Re: Backtracking yacc

Gary Merrill <>
Mon, 14 Sep 1992 13:02:00 GMT

          From comp.compilers

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Newsgroups: comp.compilers
From: Gary Merrill <>
Organization: Compilers Central
Date: Mon, 14 Sep 1992 13:02:00 GMT
Keywords: yacc, parse, LL(1)
References: 92-09-062 92-09-059

> Such theorems are rarely of practical value; in practice you will find
> that rewriting an LR(k) grammar to be LR(1) (or whatever) will involve
> contorting the original syntax in ways that are perverse. While such a
> contortion might be acceptable for parsing alone, attempting to add simple
> semantic actions or, worse, trying to maintain the grammar for an evolving
> language can lead to premature greying. The Roskind C++ grammar is a
> notorious example.

I can second this with some enthusiasm. I in fact have written an LL(1)
parser generator that I transformed into a "grammar munger", and
ultimately into a tool that does the following:

            1. Sucks in a grammar (in more or less yacc-like format).
            2. Applies a load of transformations in an attempt to get the
                  grammar as close to LL(1) as possible.
            3. Generates an (LL(1)-like) parse table that contains conflicts.
            4. Emits C code for a recursive descent parser using that table,
                  where this code contains built-in backtracking code.

(Don't get the idea that this is a well-cooked product. I haven't tested
it that much, but it does seem to work. And at least it produces a table
and parser when run on our yacc grammar for C++ -- about 750 productions.)
I had hopes that the resulting RD parser would be maintainable in the
absence of the generating tool, but I suppose I should have known better.
The resulting grammar was quite counter-intuitive in having odd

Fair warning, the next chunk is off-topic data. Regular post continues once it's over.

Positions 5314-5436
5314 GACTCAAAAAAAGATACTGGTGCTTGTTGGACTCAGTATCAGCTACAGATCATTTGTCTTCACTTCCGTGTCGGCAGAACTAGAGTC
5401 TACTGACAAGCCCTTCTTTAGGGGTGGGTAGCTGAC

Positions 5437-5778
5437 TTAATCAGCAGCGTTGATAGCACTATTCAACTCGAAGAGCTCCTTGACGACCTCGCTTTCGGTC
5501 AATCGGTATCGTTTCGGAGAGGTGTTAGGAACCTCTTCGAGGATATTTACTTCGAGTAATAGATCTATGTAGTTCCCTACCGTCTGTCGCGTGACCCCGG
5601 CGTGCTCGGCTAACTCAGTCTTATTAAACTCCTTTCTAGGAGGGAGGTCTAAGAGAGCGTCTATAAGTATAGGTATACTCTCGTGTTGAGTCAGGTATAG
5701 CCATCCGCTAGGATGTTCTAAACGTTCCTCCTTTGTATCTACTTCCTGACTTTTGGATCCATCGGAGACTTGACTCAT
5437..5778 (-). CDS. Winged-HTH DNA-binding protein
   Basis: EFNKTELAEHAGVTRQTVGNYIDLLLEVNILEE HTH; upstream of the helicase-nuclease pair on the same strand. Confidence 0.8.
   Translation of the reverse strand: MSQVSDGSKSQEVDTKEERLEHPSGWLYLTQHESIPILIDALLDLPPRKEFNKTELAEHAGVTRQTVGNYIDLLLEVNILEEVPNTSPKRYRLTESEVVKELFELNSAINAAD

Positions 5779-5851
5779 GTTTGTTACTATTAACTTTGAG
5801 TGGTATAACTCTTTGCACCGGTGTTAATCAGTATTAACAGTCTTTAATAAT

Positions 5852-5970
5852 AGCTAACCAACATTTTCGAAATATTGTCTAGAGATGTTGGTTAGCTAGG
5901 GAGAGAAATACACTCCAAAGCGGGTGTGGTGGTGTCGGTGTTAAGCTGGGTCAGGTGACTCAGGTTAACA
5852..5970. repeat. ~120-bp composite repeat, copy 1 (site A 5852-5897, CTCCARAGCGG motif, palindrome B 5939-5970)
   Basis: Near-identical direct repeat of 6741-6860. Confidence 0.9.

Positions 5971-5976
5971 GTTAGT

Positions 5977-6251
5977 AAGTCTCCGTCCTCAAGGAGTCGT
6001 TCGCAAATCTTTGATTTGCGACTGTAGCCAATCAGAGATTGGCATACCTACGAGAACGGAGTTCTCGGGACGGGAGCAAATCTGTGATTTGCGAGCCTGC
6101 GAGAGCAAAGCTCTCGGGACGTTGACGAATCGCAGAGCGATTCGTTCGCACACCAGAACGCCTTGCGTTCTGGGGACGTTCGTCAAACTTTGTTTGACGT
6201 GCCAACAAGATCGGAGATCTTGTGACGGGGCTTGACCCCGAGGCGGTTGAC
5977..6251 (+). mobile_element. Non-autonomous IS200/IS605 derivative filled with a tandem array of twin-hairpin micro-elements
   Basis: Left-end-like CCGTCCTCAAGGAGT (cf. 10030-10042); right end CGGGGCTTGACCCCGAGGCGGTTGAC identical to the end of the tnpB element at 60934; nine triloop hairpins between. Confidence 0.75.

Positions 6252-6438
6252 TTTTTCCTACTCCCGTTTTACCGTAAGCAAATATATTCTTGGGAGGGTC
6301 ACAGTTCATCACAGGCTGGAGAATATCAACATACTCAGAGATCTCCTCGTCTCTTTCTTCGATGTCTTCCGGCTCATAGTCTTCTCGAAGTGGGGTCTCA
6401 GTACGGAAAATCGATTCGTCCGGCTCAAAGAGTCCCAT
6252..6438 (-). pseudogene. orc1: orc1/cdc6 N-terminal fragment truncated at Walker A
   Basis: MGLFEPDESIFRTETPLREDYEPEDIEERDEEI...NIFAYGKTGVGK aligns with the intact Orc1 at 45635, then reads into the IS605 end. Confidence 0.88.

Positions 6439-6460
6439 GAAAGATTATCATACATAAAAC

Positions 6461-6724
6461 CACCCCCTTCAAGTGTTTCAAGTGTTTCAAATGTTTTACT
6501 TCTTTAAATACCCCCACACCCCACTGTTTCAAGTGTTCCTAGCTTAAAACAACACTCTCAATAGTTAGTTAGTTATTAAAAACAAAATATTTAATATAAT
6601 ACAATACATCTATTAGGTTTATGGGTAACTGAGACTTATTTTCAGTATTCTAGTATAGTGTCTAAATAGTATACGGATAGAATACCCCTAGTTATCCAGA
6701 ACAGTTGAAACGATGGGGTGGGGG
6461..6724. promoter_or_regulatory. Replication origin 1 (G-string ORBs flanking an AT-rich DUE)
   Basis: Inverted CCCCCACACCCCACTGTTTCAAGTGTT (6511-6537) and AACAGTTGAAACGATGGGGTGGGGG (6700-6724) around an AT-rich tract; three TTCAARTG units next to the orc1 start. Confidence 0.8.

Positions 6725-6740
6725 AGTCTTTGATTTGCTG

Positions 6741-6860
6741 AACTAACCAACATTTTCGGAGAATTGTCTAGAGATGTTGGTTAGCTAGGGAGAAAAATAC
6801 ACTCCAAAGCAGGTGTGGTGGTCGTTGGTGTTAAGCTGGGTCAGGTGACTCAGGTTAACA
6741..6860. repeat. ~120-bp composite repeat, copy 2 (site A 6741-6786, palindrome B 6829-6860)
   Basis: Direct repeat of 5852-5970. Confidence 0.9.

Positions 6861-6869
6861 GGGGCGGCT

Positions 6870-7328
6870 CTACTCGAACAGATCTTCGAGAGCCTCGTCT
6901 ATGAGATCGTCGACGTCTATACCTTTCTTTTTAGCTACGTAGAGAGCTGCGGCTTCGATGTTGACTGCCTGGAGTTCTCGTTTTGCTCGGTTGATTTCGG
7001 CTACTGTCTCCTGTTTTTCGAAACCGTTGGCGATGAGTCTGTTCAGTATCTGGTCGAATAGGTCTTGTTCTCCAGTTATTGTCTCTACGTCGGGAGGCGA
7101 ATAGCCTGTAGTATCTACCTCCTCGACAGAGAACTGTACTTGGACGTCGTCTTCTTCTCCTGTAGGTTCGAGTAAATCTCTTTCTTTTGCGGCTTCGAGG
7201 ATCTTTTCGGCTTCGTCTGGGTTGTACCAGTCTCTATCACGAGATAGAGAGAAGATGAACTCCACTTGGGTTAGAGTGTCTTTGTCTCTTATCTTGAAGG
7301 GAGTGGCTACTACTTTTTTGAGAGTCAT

"artificial" semantic categories. I expect things might be a bit better
with an LR(1)-ish grammar as the result, but not enough so it would make
much difference.

In cases such as these I think the primary theorem is something like, "You
can have a grammar that is pretty natural, or you can have a grammar that
really works: take your pick."

> As for backtracking, there are additional problems: again, what about
> semantic processing? If you are merely parsing or constructing a parse
> tree, you can get away with throwing away an incorrect guess. But as soon
> as you introduce side effects of even the simplest nature, you are left
> with the task of figuring out how to undo actions associated with the
> wrong guess. Even for a language as simle as Ansi C, you must perform
> certain semantic actions just to parse and C++ is even worse.

Yes, exactly. This is why my changes to Berkeley yacc include treating
the "usual" ( { ... } ) actions as *conditional* and implementing
*unconditional* actions ( [ ... ] ) that will be executed even during
trial parsing.

> A far better approach is to have available a set of tools which allow the
> disambiguation at the point where it is first encountered. LADE, for
> example, allows context-sensitive tests to be performed. These can be used
> to either a) test arbitrary semantic information to decide on a path to
> take, or b) parse ahead in parse-only mode to find some disambiguating
> symbol, then return and resume normal, action-associated, parsing. While b
> approaches a back-tracking capability, it is not, in fact, backtracking
> since it returns to the originating point regardless of what symbols were
> found in the scan- ahead.

Such tests can, of course, be performed in the lexical analyzer and you
can use the results of these tests to drive the invocations of your
parser. However, it would be *much* nicer to have a parser tool that
would take care of all this. I have not looked at LADE, but I have
literature pertaining to it on my desk. I think that if we decide to
replace our parser at some time in the future, however, we likely will use

Note that there are *still* some constructs in some languages (even in
C++) that require *some* semantic processing even during trial parsing in
order to parse correctly. (Think of defining a type in an argument
declaration list and then using that type in a later declaration in the
list -- this is an error in C++, but in order to perform a truly correct
parse you need to record the type definition so you can diagnose it and
not issue a spurious diagnostic on its subsequent use.)
Gary H. Merrill [Principal Systems Developer, C Compiler Development]
SAS Institute Inc. / SAS Campus Dr. / Cary, NC 27513 / (919) 677-8000 ... !mcnc!sas!sasghm

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